Velazquez and longshot Big Brownie ($26) closed out the early Pick 3 ($220.50) with a rail-skimming 5 ¾-length victory in the Staten Island Division of the New York Stallion Series.

 

After finishing in a dead heat for fifth in race 4 and without a mount in race 5, Velazquez was back to his winning ways in race 6, when favored Unbridled Humor ($3.50) got up by a nose to win the Memories of Silver overnight stakes. Second in race 7, Velazquez picked up his fifth winner and third stakes victory of the day when Driven by Success ($4.50) prevailed after dueling with General Maximus in the seven-furlong New York Stallion Series Thunder Rumble Division, the day’s eighth race.

 

“It’s a great day for me,” said Velazquez, 38. “I don’t get one of these that often anymore, so I’m very happy today!”

 

Velazquez also rode five winners on August 21 at Saratoga Race Course en route to his fourth Spa riding title. He is one of three riders to win five races in a single day on the NYRA circuit this year, with Ramon Dominguez piloting five winners at Aqueduct on February 17, and Javier Castellano accomplishing the feat on July 25 at Saratoga.

 

With seven victories at Aqueduct through the close of racing on Sunday, Velazquez is now fourth in the jockey standings behind David Cohen, who has ridden nine winners, and Ramon Dominguez and Jose Lezcano, tied with eight. NYRA Communications Department

 

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Monday, November 15, 2010

ALBARADO COLLECTS 900TH CHURCHILL DOWNS VICTORY

 A 37-year-old native of Lafayette, La., Albarado has been riding for 21 years and been a regular at Churchill Downs since 1996. He has won one leading rider title (Spring 2008) and has a sizable margin in his bid for an initial Fall title with 14 victories through the first nine days of the 21-day meet that runs through Nov. 28.
 
        Pat Day is the all-time win leader at Churchill Downs with 2,482 and is followed by Calvin Borel (1,030), Don Brumfield (925) and Larry Melancon (914). Albarado has won 66 stakes at Churchill Downs, second only to Day’s 156.
 
          In Friday afternoon’s feature race, Steve Mongerson’s Mahindar posted a wire-to-wire victory in the $55,440 five-furlong turf sprint for fillies and mares, defeating odds-on favorite West Ocean by 1 ¾ lengths.
 
        Trained by Tom Amoss and ridden by Borel, Mahindar covered the distance on a firm Matt Winn Turf Course in :56.81. The victory was worth $33,600 for the 3-year-old Kentucky-bred daughter of Leroidesanimaux (BRZ) who improved her record to 13-7-1-1 with earnings of $136,375.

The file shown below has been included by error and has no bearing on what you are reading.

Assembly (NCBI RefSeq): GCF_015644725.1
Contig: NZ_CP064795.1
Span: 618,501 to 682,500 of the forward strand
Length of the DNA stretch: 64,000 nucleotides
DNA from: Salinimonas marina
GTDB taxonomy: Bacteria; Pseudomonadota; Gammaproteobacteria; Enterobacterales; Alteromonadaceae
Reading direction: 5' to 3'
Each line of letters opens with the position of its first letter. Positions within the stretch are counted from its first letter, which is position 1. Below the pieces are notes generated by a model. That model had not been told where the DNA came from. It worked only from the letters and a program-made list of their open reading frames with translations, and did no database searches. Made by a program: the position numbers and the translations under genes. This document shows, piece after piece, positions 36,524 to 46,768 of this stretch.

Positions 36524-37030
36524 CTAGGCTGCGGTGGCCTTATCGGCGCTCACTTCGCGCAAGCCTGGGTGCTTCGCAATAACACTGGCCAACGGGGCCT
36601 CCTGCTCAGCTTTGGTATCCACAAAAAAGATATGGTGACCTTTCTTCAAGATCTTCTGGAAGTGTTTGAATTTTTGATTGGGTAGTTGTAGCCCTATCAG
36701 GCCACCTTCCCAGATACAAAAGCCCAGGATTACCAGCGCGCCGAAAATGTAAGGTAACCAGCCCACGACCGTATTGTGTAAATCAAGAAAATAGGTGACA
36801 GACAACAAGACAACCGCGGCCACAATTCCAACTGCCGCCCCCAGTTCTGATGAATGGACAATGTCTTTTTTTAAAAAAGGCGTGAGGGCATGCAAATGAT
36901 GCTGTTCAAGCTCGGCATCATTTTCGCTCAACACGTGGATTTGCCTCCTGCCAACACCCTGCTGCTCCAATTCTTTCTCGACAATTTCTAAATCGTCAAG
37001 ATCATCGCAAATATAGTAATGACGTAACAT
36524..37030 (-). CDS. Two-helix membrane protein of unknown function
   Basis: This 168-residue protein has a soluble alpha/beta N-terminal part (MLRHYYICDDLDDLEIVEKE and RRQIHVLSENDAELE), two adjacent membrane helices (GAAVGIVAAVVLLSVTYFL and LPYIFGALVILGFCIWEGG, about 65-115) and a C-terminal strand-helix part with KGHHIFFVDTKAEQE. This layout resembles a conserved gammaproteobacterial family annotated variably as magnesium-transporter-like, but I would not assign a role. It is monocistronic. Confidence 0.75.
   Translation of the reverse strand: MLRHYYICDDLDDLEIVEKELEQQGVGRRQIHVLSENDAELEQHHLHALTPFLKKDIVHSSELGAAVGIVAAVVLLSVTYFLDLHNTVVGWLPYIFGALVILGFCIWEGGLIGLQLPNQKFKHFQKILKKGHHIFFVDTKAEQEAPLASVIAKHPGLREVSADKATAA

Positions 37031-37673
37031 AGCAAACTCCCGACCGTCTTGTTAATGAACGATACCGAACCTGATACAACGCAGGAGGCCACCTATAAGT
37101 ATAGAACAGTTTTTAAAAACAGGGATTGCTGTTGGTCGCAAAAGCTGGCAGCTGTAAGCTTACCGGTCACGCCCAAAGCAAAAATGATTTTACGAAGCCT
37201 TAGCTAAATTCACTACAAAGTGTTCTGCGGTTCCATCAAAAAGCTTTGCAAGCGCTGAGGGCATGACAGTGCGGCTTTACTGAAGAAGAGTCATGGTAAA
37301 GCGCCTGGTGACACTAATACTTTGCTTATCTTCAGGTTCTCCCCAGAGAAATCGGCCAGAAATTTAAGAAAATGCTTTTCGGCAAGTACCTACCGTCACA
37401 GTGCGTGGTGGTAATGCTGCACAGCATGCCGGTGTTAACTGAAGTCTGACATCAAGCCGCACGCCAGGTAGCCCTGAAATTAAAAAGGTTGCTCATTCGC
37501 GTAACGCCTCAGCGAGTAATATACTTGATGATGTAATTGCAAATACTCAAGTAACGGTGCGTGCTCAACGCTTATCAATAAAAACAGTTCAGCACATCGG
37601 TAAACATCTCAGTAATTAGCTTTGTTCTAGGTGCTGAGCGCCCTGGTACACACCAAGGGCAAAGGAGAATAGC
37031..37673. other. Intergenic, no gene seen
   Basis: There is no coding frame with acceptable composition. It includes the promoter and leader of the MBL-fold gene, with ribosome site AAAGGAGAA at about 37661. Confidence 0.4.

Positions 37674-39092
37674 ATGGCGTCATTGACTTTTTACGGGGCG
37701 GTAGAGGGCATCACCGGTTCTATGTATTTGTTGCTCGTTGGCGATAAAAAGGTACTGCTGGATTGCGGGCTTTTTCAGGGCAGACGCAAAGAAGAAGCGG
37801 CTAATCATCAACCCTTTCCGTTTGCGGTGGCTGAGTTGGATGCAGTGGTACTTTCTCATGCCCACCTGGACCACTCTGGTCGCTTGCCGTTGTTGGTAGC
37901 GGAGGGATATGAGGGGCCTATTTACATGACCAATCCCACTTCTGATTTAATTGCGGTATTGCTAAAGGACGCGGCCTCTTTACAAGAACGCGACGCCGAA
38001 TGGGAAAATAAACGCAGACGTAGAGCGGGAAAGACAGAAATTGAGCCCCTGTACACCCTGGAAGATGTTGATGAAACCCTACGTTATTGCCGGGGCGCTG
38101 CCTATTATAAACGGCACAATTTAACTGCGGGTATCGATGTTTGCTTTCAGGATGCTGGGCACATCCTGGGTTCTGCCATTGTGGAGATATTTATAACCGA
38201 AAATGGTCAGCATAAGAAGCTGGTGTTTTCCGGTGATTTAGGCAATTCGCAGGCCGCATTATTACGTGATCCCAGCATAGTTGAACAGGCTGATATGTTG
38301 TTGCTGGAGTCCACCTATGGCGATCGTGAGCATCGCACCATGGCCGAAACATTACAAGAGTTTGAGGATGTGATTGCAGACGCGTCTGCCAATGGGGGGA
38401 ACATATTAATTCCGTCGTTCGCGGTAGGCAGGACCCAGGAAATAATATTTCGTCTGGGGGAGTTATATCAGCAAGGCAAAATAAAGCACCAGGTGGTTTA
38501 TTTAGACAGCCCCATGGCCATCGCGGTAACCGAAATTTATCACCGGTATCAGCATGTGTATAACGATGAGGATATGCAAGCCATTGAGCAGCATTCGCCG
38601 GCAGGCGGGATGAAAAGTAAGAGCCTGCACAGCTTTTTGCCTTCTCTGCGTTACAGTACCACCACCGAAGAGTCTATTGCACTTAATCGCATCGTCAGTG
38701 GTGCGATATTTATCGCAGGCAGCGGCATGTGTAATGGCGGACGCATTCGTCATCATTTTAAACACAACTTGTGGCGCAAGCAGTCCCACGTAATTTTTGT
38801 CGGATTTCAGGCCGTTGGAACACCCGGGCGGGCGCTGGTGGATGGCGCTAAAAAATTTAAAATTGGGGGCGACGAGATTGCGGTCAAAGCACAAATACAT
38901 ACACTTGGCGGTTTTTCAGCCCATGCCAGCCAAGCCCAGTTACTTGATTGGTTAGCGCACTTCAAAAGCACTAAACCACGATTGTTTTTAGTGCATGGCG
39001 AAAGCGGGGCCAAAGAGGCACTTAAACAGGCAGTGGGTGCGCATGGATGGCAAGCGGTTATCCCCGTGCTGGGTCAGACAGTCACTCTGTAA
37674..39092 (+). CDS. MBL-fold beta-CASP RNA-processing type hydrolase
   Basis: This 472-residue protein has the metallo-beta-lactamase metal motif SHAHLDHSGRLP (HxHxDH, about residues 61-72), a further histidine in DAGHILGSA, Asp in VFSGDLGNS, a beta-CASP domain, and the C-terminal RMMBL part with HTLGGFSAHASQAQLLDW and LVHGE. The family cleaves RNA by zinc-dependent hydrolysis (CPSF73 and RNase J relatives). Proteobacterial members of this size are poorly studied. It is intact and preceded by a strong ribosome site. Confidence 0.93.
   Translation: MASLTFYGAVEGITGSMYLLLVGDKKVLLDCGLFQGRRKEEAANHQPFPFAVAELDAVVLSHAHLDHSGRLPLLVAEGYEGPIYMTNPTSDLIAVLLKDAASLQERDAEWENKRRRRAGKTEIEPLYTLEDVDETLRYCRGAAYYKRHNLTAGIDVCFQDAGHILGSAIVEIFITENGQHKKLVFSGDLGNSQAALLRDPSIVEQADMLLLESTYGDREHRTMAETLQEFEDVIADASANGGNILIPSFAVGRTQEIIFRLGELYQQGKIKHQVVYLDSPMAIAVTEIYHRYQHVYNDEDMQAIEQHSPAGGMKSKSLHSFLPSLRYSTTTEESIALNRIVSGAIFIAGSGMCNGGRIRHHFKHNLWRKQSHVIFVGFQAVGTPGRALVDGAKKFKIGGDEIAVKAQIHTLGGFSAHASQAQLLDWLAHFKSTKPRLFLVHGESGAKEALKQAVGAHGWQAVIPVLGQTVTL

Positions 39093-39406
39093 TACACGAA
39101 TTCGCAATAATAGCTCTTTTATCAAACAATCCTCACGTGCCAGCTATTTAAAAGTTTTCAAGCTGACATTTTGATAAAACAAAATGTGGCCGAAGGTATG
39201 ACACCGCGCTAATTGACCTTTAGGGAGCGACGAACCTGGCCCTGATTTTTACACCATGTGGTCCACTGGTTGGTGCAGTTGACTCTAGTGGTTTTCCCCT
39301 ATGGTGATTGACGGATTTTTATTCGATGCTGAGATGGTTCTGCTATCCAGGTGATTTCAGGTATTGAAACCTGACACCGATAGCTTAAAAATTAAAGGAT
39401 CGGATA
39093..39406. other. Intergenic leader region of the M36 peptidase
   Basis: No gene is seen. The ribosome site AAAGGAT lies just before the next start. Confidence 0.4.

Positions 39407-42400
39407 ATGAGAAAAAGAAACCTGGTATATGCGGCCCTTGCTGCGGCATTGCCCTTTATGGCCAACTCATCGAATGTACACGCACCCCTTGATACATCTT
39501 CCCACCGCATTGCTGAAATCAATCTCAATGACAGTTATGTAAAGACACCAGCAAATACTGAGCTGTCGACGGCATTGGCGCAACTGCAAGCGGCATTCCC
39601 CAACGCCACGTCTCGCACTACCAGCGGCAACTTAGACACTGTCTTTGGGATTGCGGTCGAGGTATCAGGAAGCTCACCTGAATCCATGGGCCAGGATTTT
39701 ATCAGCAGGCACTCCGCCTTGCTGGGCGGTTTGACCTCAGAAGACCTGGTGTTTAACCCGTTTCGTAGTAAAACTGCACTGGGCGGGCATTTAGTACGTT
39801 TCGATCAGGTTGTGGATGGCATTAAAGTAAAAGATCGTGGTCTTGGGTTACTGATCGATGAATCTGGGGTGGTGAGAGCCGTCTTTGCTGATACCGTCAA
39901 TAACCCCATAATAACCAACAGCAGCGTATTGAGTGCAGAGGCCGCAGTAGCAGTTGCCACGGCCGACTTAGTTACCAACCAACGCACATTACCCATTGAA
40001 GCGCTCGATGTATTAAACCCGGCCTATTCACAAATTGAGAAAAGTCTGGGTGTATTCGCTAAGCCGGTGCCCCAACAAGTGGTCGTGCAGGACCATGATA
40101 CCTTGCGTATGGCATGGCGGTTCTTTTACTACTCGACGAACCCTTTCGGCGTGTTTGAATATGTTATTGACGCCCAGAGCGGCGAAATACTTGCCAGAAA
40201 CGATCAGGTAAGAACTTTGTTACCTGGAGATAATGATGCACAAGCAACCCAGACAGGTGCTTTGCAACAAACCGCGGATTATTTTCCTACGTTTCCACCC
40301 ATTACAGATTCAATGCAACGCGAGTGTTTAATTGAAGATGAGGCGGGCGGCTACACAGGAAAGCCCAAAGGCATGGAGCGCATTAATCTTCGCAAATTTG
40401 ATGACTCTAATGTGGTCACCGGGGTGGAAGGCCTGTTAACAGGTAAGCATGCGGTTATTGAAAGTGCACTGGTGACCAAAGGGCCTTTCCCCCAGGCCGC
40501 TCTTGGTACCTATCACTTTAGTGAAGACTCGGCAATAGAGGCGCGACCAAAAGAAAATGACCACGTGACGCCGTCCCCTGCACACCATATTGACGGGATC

Mahindar returned $12.40, $4.60 and $3.60. West Ocean, ridden by Michael Baze, returned $2.40 and $2.10 with Go for Jan finishing a neck back in third under Julien Leparoux and paying $3.40 to show.Churchill Downs Communications Department
 
Friday, November 12, 2010

DOMINGUEZ, PRADO, STUDART PARTICIPATE ON 2011 MDA MUSCLE TEAM

 Dominguez and Studart will attend the Kickoff & Media Reception at The Lighthouse at Chelsea Piers, Pier 61 (Hudson River & 23rd St.) on Monday, November 15, 2010 at 6 p.m. At this year’s Kickoff event, Dominguez and Studart will join Jets Braylon Edwards, Bryan Thomas and Steve Weatherford and Giants Hakeem Nicks, Mathias Kiwanuka, Lawrence Tynes and Matt Dodge, just to name a few, to “Make A Muscle, Make A Difference” for the families served by MDA.

 Jets LaDainian Tomlinson, Kris Jenkins, Giants Chris Snee, Terrell Thomas, Michael Boley, Ramses Barden, Danny Ware, Zac DeOssie, Knicks Toney Douglas, Landry Fields, Ranger Brandon Dubinsky, Red Bulls Tim Ream and Joel Lindpere are among those expected to also be named to the MDA’s 2011 Muscle Team.

 MDA's 2011 Muscle Team® Gala & Benefit Auction is a high profile reception and fundraiser, providing guests the opportunity to mix and mingle with their favorite Metro-New York athletes! The annual event gathers top local athletes who have chosen to put their muscle behind the search to find a cure for neuromuscular diseases. For tickets to the 2011 Muscle Team® Gala & Benefit Auction or information about MDA’s services, please call Emily Newberry at: 212-682-5272, or visit www.nymuscleteam.org.